Journal of the New Zealand Medical Association, 28-January-2005, Vol 118 No 1208
Could exposure to methyl bromide cause motor neurone disease?
There is significant speculation about the role that exposure to the fumigant, methyl bromide (MeBr) might have played in the incidence of motor neurone disease (MND; also termed amyotrophic lateral sclerosis [ALS]) in Nelson port workers. There are two important considerations in determining whether MeBr could be responsible. The first is, do the cases represent a cluster?—i.e. is the observed incidence in the exposed workers greater than the incidence in the general New Zealand population? And secondly is there a mechanistic rationale for MeBr initiating the neurodegeneration that leads to MND? It is the latter of these two considerations that I will address here.
MND is the common endpoint of a multifactorial pathway. It is known to be familial in some cases and therefore can have genetic origins—9.5% of MND sufferers have a family history of the disease.1 It involves free radical toxicity (resulting from exogenous chemical exposure or endogenous free radicals such as superoxide via the xanthine uric acid pathway) to the spinal cord leading to irreversible damage and consequent neurodegeneration.2 Indeed, defects in the superoxide dismutase (SOD) gene with consequent low SOD activity and reduced superoxide free radical detoxification have been shown to occur in sub-groups of MND patients.3,4 The risk of developing the disease is likely to be greater with coincidence of a multiple risk factors. The disease is relatively rare with a world incidence of 2/100,000 population and therefore to find 5 cases since 2002 in a sub-population of Nelson (total population 87,000) is high especially as they all worked in the same port.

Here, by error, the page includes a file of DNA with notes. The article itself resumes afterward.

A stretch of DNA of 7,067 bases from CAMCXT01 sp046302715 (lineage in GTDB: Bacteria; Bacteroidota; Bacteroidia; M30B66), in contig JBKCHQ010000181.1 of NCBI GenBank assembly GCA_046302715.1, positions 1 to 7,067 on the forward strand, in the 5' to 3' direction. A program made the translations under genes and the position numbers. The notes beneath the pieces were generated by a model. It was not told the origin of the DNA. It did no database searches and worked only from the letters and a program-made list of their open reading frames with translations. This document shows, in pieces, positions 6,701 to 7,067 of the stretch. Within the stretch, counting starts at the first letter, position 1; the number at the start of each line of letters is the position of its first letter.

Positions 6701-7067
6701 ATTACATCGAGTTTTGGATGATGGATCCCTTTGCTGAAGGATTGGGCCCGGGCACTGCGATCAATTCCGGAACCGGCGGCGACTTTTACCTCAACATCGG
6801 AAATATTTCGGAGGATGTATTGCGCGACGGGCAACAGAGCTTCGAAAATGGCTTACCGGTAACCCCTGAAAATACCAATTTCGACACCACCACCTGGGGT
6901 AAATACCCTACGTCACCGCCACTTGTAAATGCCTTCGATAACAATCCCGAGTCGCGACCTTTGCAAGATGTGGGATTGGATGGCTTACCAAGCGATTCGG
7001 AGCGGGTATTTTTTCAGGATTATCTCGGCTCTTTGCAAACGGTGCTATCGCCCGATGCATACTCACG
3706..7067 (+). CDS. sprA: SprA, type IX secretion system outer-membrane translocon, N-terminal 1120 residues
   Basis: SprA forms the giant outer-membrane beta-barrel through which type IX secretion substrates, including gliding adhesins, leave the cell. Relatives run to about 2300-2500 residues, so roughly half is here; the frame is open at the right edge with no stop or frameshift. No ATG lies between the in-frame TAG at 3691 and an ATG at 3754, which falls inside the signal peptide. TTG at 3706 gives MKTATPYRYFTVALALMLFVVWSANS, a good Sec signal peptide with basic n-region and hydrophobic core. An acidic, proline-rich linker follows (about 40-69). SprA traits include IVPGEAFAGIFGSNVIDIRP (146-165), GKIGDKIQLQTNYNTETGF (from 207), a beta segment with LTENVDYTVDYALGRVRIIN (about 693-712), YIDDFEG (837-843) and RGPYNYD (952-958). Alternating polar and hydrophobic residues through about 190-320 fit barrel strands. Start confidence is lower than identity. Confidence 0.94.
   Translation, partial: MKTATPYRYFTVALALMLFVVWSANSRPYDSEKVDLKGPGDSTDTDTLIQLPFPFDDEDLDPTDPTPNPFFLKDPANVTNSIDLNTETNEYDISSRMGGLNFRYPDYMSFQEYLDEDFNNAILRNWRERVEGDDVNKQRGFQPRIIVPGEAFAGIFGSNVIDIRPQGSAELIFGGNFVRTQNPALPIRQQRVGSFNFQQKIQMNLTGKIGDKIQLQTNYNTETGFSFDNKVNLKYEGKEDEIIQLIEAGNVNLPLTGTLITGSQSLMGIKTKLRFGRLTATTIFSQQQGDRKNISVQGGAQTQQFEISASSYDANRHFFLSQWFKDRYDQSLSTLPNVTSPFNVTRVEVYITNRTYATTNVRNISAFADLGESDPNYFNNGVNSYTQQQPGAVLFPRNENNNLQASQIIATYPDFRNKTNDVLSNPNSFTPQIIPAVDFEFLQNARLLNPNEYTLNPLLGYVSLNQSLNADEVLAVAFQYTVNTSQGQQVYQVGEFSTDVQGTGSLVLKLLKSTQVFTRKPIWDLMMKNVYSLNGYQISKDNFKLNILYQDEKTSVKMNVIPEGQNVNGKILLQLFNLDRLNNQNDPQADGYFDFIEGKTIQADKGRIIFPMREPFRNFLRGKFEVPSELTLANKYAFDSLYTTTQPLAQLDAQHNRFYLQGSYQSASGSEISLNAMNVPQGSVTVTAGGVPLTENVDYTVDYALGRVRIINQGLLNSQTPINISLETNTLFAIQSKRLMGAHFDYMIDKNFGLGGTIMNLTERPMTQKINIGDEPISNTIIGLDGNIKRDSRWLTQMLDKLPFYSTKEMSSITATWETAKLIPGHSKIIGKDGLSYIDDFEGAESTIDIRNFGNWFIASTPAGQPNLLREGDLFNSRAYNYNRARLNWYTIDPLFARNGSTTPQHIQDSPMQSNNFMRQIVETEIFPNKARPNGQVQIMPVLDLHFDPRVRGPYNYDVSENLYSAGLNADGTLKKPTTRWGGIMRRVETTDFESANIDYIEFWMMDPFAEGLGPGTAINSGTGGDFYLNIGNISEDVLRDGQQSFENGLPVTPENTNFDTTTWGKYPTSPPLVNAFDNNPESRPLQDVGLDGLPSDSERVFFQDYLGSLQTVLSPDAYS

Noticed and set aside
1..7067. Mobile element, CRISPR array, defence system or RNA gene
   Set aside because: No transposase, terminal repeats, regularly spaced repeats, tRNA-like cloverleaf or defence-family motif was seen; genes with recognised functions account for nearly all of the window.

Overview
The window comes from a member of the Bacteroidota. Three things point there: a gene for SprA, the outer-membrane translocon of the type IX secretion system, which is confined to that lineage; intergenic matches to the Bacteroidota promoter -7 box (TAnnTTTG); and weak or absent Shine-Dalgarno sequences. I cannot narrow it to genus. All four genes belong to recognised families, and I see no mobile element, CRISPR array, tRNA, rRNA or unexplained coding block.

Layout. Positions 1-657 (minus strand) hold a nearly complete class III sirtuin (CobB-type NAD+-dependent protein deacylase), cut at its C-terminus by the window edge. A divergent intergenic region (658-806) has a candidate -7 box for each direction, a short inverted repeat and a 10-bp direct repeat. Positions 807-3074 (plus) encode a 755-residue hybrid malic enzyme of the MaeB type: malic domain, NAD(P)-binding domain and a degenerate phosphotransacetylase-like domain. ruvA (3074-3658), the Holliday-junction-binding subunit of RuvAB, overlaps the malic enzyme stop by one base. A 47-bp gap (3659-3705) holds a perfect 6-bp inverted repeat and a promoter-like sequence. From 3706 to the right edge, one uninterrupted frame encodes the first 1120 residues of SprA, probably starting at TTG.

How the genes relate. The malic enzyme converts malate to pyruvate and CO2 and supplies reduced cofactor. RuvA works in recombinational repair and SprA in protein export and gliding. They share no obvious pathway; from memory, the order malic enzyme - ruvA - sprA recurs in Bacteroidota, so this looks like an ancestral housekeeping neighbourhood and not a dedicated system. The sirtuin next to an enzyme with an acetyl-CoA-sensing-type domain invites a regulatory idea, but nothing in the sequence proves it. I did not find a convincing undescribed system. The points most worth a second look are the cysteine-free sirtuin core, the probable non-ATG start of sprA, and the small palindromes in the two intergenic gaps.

Exposure to free radical generating chemicals is a likely risk factor in MND; at low doses such exposure is unlikely to induce MND in people with ‘normal’ free radical detoxifying mechanisms such as SOD and glutathione (GSH). However excessive exposure could overpower such mechanisms allowing survival and consequent interaction of highly reactive free radicals with neurones in the spinal cord so initiating neurodegeneration.
MeBr is a free radical generator. It generates the highly reactive methyl (•CH3) and bromine (•Br) free radicals.5 It is possible that workers regularly exposed to MeBr could receive a sufficiently high free radical insult to overpower neuronal cellular protection mechanisms. We should, therefore, not rule out the Nelson workers exposure to MeBr as a factor in their development of MND.
Toxicologist & Pro Vice-Chancellor (Science)
University of Canterbury, Christchurch
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